Hassan Nasrallah, leader of Lebanon’s Hezbollah, called Sunday for a week of protests against an amateur film made in the US that ridicules the Prophet Mohammed as anti-American demonstrations continued in several Muslim countries.
With anti-American sentiment still running high in countries around the world, Hezbollah chief Hassan Nasrallah called for a week of nationwide demonstrations in Lebanon during a televised speech to protest against a US-made film ridiculing the Prophet Mohammed.
“Innocence of Muslims”, excerpts of which were posted on YouTube, has triggered days of mass protests in several Muslim nations. In the latest outpouring of anger, around 1,000 Afghans took to the streets of the capital Kabul on Monday, throwing stones at a US base, torching cars and shouting "Death to America", police said.
Two police cars were among those set ablaze on Jalalabad road, where NATO and US military bases are located, Kabul police chief Mohammad Ayoub Salangi told AFP. Gunmen from the crowd reportedly opened fire at police, but no one was hurt, police said.
"We have not shot back and we won't," Salangi said.
Nasrallah’s speech was broadcast just hours after Pope Benedict XVI left Lebanon following a historic three-day visit, during which he prayed for Middle East leaders to work towards peace. The Hezbollah leader’s words had a decidedly less conciliatory tone.
"The whole world needs to see your anger on your faces, in your fists and your shouts," Nasrallah urged, saying he had deliberately postponed his speech until after the pope's departure.
"The whole world should know that the Prophet (Mohammed) has followers who will not be silent in the face of humiliation," he added.
‘The worst attack ever on Islam’
Nasrallah also called for people throughout the Muslim world to demonstrate against the film, which he described as "the worst attack ever on Islam, worse than the Satanic Verses by Salman Rushdie, the burning of the Koran in Afghanistan and the cartoons in the European media."
Nasrallah's statement came after al-Qaeda in the Arabian Peninsula called for further violence on Saturday against US diplomatic missions in the Middle East and Africa, while also encouraging attacks on US interests in the West.
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Since the video emerged, United States embassies, consulates and institutions in at least 20 countries have been targeted by a wave of angry and sometimes violent protests, which have left at least 17 people dead and dozens others wounded.
The unrest first kicked off in Cairo, where protesters -- reportedly riled by clips of the film that had been broadcast on satellite TV channels and YouTube -- stormed the US embassy on Tuesday night, replacing the American flag with an Islamic banner.
Hours later, the United States consulate in Libya's eastern city of Benghazi came under fierce attack while protests against the film raged just beyond its walls. The violence claimed the lives of four American citizens, including Ambassador Christopher Stevens, the first US ambassador to be killed in more than 30 years.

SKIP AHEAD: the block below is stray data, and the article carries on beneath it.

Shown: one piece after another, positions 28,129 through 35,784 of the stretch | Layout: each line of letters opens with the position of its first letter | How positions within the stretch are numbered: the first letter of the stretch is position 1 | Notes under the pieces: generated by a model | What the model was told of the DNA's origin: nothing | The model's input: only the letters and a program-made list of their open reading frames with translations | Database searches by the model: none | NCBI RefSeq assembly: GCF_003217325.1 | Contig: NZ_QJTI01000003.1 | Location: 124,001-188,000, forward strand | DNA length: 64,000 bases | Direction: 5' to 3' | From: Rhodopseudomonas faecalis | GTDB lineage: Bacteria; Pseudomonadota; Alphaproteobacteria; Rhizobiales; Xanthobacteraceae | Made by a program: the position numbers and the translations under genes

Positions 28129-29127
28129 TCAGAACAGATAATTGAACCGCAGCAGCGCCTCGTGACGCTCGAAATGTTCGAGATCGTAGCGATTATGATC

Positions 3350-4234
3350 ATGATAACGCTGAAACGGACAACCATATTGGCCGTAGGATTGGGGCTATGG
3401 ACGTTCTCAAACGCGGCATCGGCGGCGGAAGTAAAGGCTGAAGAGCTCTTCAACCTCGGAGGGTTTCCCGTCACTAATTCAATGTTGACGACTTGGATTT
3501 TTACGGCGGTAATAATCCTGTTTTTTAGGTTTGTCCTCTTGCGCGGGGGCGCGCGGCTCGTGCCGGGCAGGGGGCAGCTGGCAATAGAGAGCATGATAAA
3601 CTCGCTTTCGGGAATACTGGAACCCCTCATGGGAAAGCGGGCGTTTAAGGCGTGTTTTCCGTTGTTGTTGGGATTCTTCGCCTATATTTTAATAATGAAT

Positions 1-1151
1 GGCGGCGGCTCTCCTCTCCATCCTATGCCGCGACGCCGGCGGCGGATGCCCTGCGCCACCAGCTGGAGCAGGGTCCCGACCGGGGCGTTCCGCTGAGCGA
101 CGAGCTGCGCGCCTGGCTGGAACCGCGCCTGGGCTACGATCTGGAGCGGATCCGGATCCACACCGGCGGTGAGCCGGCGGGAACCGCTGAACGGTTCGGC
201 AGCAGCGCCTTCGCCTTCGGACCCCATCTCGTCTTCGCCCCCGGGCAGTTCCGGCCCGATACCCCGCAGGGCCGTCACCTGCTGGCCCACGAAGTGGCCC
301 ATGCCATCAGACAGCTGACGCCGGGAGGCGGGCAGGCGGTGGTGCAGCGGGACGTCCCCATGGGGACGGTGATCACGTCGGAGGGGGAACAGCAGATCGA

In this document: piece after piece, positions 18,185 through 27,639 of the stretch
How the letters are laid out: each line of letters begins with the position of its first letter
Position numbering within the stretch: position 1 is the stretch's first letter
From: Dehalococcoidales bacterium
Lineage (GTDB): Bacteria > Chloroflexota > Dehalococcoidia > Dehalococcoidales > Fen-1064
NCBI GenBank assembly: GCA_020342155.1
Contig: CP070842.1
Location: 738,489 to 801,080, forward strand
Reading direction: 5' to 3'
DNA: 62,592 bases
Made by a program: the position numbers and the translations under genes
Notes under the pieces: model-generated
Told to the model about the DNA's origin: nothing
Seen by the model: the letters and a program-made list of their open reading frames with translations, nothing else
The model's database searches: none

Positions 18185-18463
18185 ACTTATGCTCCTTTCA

Protests around the world gained in momentum and intensity on Friday, following weekly Muslim prayers. At least 11 protesters were killed in clashes with security forces protecting US missions in Egypt, Lebanon, Sudan, Tunisia and Yemen.
'Benghazi attack planned by foreigners'
Libya's parliament chief announced Sunday the arrest of 50 suspects over the killing of the Americans in Benghazi, blaming the attack on a few foreign extremists whom he said had entered the country from Mali and Algeria and pre-planned with local "affiliates and sympathisers".
"It was planned, definitely, it was planned by foreigners, by people who entered the country a few months ago," Mohammed al-Megaryef, president of the Libyan National Congress, told US broadcaster CBS television.
Stevens is believed to have died from smoke inhalation after becoming trapped in the blazing diplomatic compound, which came under fire from rocket-propelled grenades, mortars and small arms for several hours.
US Ambassador to the United Nations Susan Rice offered a different account of the Benghazi assault, saying it began with a "spontaneous" protest over the film and that there was no evidence of pre-planning.
Since the Benghazi consulate attack, the United States has reinforced security around its foreign missions, stationing two destroyers off the North African coast and deploying counterterrorism Marine units to Libya to protect its embassy in the capital Tripoli. The US has also sent a Marine unit to protect the US embassy in Yemen’s capital Sanaa, where police shot dead four protesters and wounded 34 others on Thursday as a mob stormed the compound, breaching the perimeter.
The United States has evacuated all non-essential staff and family members from Sudan and Tunisia and warned US citizens against travel to the two countries.
(FRANCE 24 with wires)
Date created : 2012-09-17